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spotlightA new example has been added to the GLSL Core Tutorial showing the theory and implementation of directional lights, using both Gouraud and Phong shading models. Soon more light types, point and spotlights, will follow.

OpenGL renders to framebuffers. By default OpenGL renders to screen, the default framebuffer that commonly contains a color and a depth buffer. This is great for many purposes where a pipeline consists of a single pass, a pass being a sequence of shaders. For instance a simple pass can have only a vertex and a fragment shader.

For more complex graphical effects or techniques, such as shadows or deferred rendering, multiple passes are often required, where the outputs of a pass are inputs of the following pass, for instance as textures. In this context, instead of rendering to screen, and then copying the result to a texture it would be much nicer to render to texture directly. The figure shows a two pass pipeline, where the first produces three textures that are used in the second pass to compose the final image. This is one of the advantages of framebuffer objects: we can render to multiple outputs in a single pass.

Besides, rendering to screen requires the outputs to be of a displayable format, which is not always the case in a multipass pipeline. Sometimes the textures produced by a pass need to have a floating point format which does not translate directly to colors, for instance the speed of a particle in meters per second.

In this short tutorial we will see how a framebuffer object can be created, and used with shaders. A demo is also provided with full source code, and a VS 2010 solution.

The Lighthouse3D GLSL Core Tutorial has been updated with a few sections, namely how to check the result of the compilation and linking operations, freeing up resources, and how do shaders communicate between themselves on modern OpenGL. The shader interfaces are presented and discussed, with examples and a comparison between the several mechanisms OpenGL provides.

Glow and Bloom is the latest article on this great series that presents graphic effects with source code, theory, and a WebGL demo.

The series already has 8 articles starting with the basics of lighting and exploring several effects. Many more are to be released according to the index.

Self Shadow has published a collection of links for the 2012 Siggraph’s materials. This includes courses, BOFs, talks, posters, etc… Also available is a collection of links for Siggraph 2011.

This course is the next installment in the established series of SIGGRAPH courses on real-time rendering. It presents the best graphics practices and research from the game-development community and provides practical and production-proven algorithms. The focus of the course is on the intersection between the game-development community and state-of-the-art 3D graphics research, and the potential for cross-pollination of knowledge in future games and other interactive applications.

Slides are available in here.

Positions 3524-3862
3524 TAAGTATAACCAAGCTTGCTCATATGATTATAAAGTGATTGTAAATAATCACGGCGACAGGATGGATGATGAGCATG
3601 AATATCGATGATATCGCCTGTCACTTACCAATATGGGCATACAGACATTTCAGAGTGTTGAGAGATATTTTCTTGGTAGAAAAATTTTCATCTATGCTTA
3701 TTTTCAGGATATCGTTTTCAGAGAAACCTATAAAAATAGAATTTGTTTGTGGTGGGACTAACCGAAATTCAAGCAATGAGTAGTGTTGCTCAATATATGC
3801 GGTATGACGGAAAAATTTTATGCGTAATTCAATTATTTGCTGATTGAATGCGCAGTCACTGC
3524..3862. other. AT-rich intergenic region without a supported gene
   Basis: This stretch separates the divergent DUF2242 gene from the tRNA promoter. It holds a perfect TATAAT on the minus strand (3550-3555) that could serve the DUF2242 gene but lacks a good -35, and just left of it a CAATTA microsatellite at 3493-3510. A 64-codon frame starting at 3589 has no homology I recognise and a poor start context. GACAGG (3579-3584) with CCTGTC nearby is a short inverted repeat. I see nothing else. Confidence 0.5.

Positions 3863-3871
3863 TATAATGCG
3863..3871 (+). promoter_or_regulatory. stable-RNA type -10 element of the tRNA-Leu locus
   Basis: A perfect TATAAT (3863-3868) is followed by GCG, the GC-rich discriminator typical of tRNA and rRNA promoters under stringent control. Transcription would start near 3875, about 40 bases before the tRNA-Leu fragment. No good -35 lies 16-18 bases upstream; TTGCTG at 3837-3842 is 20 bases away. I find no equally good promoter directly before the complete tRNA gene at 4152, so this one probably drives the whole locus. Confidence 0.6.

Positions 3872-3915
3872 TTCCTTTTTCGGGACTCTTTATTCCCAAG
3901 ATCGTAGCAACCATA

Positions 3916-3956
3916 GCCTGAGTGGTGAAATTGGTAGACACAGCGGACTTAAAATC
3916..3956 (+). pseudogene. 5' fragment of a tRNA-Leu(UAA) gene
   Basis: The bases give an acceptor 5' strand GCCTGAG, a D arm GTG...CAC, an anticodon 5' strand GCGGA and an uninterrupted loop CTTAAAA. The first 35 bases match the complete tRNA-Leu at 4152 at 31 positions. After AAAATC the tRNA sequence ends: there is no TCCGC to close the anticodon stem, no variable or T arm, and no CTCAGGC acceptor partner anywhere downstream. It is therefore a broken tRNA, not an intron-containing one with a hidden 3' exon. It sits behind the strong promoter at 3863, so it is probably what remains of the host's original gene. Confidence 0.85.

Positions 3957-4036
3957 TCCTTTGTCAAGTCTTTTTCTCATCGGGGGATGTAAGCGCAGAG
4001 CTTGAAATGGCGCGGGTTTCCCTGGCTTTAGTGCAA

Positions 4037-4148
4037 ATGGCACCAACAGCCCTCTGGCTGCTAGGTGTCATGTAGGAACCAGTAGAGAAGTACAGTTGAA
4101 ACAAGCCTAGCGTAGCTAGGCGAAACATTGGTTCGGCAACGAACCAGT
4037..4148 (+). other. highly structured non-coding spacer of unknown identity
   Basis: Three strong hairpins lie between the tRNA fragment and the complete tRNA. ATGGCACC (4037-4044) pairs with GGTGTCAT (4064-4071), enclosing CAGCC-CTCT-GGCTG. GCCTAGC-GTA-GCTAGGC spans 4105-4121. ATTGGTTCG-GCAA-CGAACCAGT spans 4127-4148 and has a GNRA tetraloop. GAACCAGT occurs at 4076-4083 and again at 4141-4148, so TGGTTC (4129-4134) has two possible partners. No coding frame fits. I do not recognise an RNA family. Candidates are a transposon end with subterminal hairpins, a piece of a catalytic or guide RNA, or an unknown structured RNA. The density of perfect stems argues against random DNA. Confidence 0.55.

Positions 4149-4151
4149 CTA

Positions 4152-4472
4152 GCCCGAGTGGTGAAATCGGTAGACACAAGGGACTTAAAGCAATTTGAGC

I’ve been working for some time with wxWidgets. The only thing I’ve missed, regarding OpenGL, is the ability to define my own OpenGL context, in particular Core profile and Debug contexts.

To be able to set a context we, or the toolkit we’re using, must use the wglCreateContextAttribsARB function, as defined in the WGL_ARB_create_context extension. As it happens, wxWidgets uses wglCreateContext, hence no OpenGL context can be explicitly defined using the provided source code for the current release (2.9.4).

As OpenGL context setting is not yet in the roadmap for future releases of wxWidgets, nor is it in its Todo List, I’m sharing a solution for this issue.

The solution is for the Windows platform, but other platforms should be as easy to change as well.

Note: I make no claim regarding the quality of the solution, it worked for me, and that’s all I claim. If anyone knows of a better way of doing this comments are most welcome, as they may prove useful for other readers (and me as well :-) ).

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The University of California UC Davis, has an excellent introductory course on Computer Graphics (21 lectures, close to an hour each), available through iTunes University. The course is given by Kenneth Joy, who does an amazing job, providing very clear and easy to follow lectures.

The course objectives are described in here.

Bloodshed Dev-C++ is a full-featured Integrated Development Environment (IDE) for the C/C++ programming language. It uses Mingw port of GCC (GNU Compiler Collection) as it’s compiler. Dev-C++ can also be used in combination with Cygwin or any other GCC based compiler.

Here is a short tutorial that was pointed to me to setup Dev C++ with OpenGL. The tutorial  is from the collection of Programming Tutorials and Lecture Notes from the Computer Science Department of Central Connecticut State University.

The updated version of GLSL tutorial. Only the core version will be dealt in this tutorial.

The tutorial is, and will be in the near future, in construction. I don’t plan to close it, at least in the near future, unless a new version of OpenGL changes everything again.

I’ll be adding content from time to time, initially to get the base complete, and afterwards to provide examples.

The tutorial does not intend to replace the specs as THE source to fully grasp GLSL and OpenGL. The specs are essential, but can be hard to start learning. So consider the tutorial as a gentle introduction to the theme.

As always, your cooperation is a must to get things right. Tutorials always have bugs, mistakes, and things that are not clearly explained. Furthermore, I might get somethings wrong, but please be gentle :) Your feedback is important.

Well, this is it. Have fun playing with GLSL and OpenGL!

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